HVAC tapes are typically constructed with an adhesive and a backing. Some may also require a liner to ensure the tape doesn’t stick to itself. Each part of the tape’s construction plays a vital role in its performance.
Backings aren’t just for aesthetic appeal. They are also important for the convenience of the job and the protection of the tape’s adhesive. Ultimately, the type of application in which the tape will be used helps determine which backing to choose.
Film: A film backing has high elongation, meaning it can be stretched without breaking and is very conformable, making it a great fit for tapes that are used to seam materials that are wrapped around odd shapes, applied to uneven surfaces or used on tight corners. Tapes used to seam housewrap material or seam insulation material around ductwork are often made with a film backing. Film backings also provide good electrical insulation and protection, so they are often used to make electrical and line set tapes.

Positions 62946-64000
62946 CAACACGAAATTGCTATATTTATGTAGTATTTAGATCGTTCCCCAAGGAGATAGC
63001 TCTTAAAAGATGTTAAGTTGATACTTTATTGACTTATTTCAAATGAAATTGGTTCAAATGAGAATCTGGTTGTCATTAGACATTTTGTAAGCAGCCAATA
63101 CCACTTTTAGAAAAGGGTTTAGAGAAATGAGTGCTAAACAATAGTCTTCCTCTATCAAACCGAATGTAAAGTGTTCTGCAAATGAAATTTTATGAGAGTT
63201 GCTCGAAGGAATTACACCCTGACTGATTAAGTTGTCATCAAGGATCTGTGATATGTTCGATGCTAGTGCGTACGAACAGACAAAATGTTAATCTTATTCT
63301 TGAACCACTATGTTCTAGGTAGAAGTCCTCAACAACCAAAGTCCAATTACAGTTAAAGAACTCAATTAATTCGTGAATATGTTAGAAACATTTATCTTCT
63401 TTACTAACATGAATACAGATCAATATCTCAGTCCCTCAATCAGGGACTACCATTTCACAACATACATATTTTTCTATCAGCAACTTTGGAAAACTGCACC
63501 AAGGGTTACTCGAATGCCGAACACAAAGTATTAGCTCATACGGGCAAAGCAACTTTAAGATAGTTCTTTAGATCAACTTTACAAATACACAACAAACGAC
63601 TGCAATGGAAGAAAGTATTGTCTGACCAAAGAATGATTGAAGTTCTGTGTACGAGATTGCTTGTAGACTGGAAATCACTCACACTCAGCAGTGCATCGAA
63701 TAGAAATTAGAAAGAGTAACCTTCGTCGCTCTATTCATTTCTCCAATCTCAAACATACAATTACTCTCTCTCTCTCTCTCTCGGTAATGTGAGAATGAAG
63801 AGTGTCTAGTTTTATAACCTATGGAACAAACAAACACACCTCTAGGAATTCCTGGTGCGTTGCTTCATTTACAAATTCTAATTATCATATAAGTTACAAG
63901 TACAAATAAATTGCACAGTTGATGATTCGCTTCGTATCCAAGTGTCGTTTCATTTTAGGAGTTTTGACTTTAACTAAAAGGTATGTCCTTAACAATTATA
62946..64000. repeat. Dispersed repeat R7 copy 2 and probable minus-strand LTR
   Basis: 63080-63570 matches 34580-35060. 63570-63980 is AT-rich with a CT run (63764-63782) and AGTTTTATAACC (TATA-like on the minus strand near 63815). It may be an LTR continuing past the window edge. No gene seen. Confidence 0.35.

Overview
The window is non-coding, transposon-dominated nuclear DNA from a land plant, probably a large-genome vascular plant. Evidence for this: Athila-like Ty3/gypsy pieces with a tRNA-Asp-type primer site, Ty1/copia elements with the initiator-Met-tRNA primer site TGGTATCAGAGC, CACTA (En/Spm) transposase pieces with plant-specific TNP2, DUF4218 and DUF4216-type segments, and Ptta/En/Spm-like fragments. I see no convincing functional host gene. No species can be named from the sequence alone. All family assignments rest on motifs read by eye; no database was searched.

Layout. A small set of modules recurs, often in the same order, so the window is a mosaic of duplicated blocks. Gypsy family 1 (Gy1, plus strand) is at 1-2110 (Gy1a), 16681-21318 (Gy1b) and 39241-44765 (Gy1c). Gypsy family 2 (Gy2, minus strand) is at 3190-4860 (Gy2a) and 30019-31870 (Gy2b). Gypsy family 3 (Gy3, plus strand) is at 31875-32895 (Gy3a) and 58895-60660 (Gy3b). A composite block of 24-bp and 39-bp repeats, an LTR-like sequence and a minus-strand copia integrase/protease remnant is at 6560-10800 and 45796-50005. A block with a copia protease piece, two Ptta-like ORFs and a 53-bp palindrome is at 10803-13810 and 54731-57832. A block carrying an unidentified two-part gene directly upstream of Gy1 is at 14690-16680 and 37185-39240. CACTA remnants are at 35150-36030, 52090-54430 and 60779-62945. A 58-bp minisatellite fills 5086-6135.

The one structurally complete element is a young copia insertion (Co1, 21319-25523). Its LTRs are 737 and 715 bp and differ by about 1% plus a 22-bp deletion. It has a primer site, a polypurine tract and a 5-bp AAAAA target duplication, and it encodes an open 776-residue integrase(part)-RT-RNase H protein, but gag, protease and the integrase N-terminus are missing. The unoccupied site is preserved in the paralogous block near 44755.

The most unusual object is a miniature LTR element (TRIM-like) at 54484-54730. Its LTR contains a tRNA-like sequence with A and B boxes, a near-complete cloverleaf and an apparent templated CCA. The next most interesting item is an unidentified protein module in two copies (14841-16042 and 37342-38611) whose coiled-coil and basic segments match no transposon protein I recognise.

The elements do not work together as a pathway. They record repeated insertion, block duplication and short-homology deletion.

- Foil: With good flame retardant properties, foil can be a pretty strong, sturdy material depending on the mil thickness, making it a good choice for tapes that are used on ductwork, sheet metal and insulation materials. Foil also inherently acts as a barrier against water and vapor transmission, which is another reason why it is commonly used for applications on both rigid and flexible duct work.
- Cloth: Cloth backings are very conformable and versatile. They can be treated to allow waterproof characteristics for outdoor applications. And, depending on how tightly the cloth is woven, can also be highly resistant to tears and punctures. Cloth tapes are an excellent choice for general repair
tapes (i.e. standard duct tapes), as well as for general HVAC applications such as sealing, seaming and joining.
Depending on the job, more than one type of tape may be needed to achieve full system closure. Be sure to follow the manufacturer’s suggested usage and application guidelines for the best results.
Visit Shurtape.com to learn more about HVAC tapes.